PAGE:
Oozing Wound like their venues the same way they like their music: no frills, dark, and unclean. They’re shown here playing the Windmill in London on Dec. 3, 2016. Photo by Kevin Gras
Claiming to be “Tipper Gore’s worst fears incarnate,” Oozing Wound isn’t exactly a serious act. Check out their videos: They murder posers, trample lion cubs to death, and pay tribute to recreational activities like shot-gunning beer and ripping bong hits. Their song titles include “Call Your Guy” and “Everything Sucks, and My Life Is a Lie.” Irreverence is more than a byword for them—it’s a core value.
The Chicago-based thrash trio spew juicy sarcasm on albums like Retrash, Earth Suck, and now Whatever Forever—nothing’s sacred and to hell with convention. Their music is fast and raucous—as thrash metal should be—and dripping in fuzz. And their sound, as you’d expect, is an exercise in excess. “I can always figure out how to sound properly gross in the mix—getting the grossness just right,” bassist Kevin Cribbin says. Oozing Wound is gross, and that’s the point. But they do it with a certain finesse that’s more than meets the eye.Cribbin, for his part, is armed with a bevy of ZVEX fuzz pedals. He works the band’s bottom end and keeps things gnarly. But despite his penchant for nasty, his formidable chops enable him to maintain the music’s intensity with clarity and definition.
It’s an aesthetic Cribbin shares with guitarist Zack Weil, although Weil keeps a stomp-free signal chain. “I’m not huge on pedals,” he says. “Every pedal I ever bought, I was like, ‘Okay, it makes this one sound. Cool. I can do that in part of one song.’ And then you’re just carrying this pedal around.”
After further examination, Oozing Wound’s shtick turns out to be much more than fuzz overload and cultivated bad taste. Their musical depth is rooted in disparate influences.“Everything I listen to is from the ’70s,” Weil says. “That’s where my mind is always at, then every so often I come up for air.” They’re as happy listening to bands like the Beach Boys, Yes, and Frank Zappa as they are listening to Lightning Bolt and fellow Midwestern heroes, the Platinum Boys. That diversity is part of what keeps the band’s music fresh and multidimensional. Inside jokes and faux bravado aside, they’re also sophisticated songwriters, with a keen ear for melody and a daredevil approach to odd meters, feedback, and noise.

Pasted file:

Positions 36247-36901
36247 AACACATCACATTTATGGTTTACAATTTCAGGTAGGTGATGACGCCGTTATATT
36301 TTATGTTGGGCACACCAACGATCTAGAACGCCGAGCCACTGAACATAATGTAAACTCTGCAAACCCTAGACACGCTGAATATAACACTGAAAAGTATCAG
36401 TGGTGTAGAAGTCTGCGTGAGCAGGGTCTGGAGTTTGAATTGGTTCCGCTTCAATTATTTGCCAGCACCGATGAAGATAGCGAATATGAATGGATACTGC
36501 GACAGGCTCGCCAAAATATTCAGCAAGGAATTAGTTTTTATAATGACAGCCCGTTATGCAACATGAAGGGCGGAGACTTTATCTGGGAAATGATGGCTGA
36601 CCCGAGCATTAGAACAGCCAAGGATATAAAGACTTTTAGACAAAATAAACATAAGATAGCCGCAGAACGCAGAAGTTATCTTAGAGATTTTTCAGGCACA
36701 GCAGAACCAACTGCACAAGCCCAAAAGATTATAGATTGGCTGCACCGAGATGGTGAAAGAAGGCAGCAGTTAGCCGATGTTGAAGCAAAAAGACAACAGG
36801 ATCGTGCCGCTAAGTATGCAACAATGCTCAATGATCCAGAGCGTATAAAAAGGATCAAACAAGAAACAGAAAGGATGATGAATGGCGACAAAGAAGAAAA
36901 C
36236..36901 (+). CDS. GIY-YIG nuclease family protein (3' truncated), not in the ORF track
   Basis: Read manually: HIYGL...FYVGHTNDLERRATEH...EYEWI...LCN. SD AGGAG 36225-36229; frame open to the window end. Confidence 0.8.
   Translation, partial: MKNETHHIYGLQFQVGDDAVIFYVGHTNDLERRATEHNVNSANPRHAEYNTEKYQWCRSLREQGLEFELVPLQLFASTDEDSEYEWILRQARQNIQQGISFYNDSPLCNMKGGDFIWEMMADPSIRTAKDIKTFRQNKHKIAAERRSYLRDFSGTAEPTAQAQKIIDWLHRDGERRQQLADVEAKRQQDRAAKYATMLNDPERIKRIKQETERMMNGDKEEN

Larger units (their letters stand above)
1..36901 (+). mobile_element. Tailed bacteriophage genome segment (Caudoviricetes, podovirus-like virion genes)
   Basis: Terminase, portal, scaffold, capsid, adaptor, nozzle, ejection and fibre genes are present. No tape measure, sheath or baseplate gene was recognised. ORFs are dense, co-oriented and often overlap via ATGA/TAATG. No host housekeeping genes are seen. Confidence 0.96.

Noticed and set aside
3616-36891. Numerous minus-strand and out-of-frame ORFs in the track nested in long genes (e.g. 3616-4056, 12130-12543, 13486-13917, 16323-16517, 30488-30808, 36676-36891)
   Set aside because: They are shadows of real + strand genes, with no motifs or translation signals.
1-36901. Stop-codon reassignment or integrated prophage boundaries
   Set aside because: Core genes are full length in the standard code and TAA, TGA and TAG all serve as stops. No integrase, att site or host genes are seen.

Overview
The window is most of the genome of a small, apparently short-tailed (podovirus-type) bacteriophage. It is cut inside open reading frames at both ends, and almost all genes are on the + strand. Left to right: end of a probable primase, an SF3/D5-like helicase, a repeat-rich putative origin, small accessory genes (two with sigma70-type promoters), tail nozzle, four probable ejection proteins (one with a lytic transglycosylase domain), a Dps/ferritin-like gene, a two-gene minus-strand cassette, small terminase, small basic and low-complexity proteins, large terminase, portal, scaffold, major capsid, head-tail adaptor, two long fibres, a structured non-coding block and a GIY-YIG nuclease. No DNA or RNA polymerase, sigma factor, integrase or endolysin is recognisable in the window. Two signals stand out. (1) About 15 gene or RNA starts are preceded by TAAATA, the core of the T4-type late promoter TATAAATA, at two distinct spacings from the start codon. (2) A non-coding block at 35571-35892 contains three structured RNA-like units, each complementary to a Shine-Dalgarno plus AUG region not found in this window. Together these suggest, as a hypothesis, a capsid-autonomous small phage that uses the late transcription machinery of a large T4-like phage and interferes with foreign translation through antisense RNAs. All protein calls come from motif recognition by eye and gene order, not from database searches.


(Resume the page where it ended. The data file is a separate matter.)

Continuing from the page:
“We want to be serious at making it as good as we can on the craft level,” Cribbin says. And they do that while raising a middle finger at decorum. Weil and Cribbin discuss their tonal formulas, go-to gear, and organic songwriting approach, plus Weil confesses his fear of changing guitar strings onstage.
Who are your musical influences?
Weil: I’ve been listening to a lot of Beach Boys—they’re my favorite band—I’m always listening to them. Five or six years ago I was probably only listening to metal, which is right around when I started Oozing Wound, but the Beach Boys have been a constant for so much longer. It’s just something I always go back to. I can’t write music like that, so it’s fascinating to me in a way that Metallica or Kreator is not as amazing—I hear what they’re doing, I get how they’re doing it. Whereas there is a real mystery behind what the Beach Boys do or Yes—probably being my second favorite band that I’m always listening to. I’m listening to a lot of ABBA lately, too. People never believe me about this stuff, but that’s what I listen to. It’s pop music. I get a lot of ideas from that, way more than I ever do from metal.